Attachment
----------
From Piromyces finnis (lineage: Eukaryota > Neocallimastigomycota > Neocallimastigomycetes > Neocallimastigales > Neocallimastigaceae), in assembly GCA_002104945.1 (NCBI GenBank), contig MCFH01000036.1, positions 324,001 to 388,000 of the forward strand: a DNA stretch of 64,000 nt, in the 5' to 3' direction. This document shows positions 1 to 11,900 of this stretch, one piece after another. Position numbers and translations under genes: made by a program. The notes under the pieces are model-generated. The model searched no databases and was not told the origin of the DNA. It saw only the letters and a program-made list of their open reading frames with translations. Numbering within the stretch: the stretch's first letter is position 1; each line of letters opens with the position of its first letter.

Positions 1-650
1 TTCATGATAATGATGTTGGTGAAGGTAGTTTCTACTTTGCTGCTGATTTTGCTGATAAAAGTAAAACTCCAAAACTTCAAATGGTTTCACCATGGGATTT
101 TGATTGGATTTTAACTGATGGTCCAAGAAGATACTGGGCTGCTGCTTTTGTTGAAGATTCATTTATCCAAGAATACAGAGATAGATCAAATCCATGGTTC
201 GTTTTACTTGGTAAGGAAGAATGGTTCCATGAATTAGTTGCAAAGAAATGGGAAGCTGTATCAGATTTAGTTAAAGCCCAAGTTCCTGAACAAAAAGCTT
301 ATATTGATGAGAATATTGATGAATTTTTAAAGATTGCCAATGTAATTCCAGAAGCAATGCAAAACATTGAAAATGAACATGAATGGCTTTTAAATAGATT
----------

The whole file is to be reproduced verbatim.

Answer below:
From Piromyces finnis (lineage: Eukaryota > Neocallimastigomycota > Neocallimastigomycetes > Neocallimastigales > Neocallimastigaceae), in assembly GCA_002104945.1 (NCBI GenBank), contig MCFH01000036.1, positions 324,001 to 388,000 of the forward strand: a DNA stretch of 64,000 nt, in the 5' to 3' direction. This document shows positions 1 to 11,900 of this stretch, one piece after another. Position numbers and translations under genes: made by a program. The notes under the pieces are model-generated. The model searched no databases and was not told the origin of the DNA. It saw only the letters and a program-made list of their open reading frames with translations. Numbering within the stretch: the stretch's first letter is position 1; each line of letters opens with the position of its first letter.

Positions 1-650
1 TTCATGATAATGATGTTGGTGAAGGTAGTTTCTACTTTGCTGCTGATTTTGCTGATAAAAGTAAAACTCCAAAACTTCAAATGGTTTCACCATGGGATTT
101 TGATTGGATTTTAACTGATGGTCCAAGAAGATACTGGGCTGCTGCTTTTGTTGAAGATTCATTTATCCAAGAATACAGAGATAGATCAAATCCATGGTTC
201 GTTTTACTTGGTAAGGAAGAATGGTTCCATGAATTAGTTGCAAAGAAATGGGAAGCTGTATCAGATTTAGTTAAAGCCCAAGTTCCTGAACAAAAAGCTT
301 ATATTGATGAGAATATTGATGAATTTTTAAAGATTGCCAATGTAATTCCAGAAGCAATGCAAAACATTGAAAATGAACATGAATGGCTTTTAAATAGATT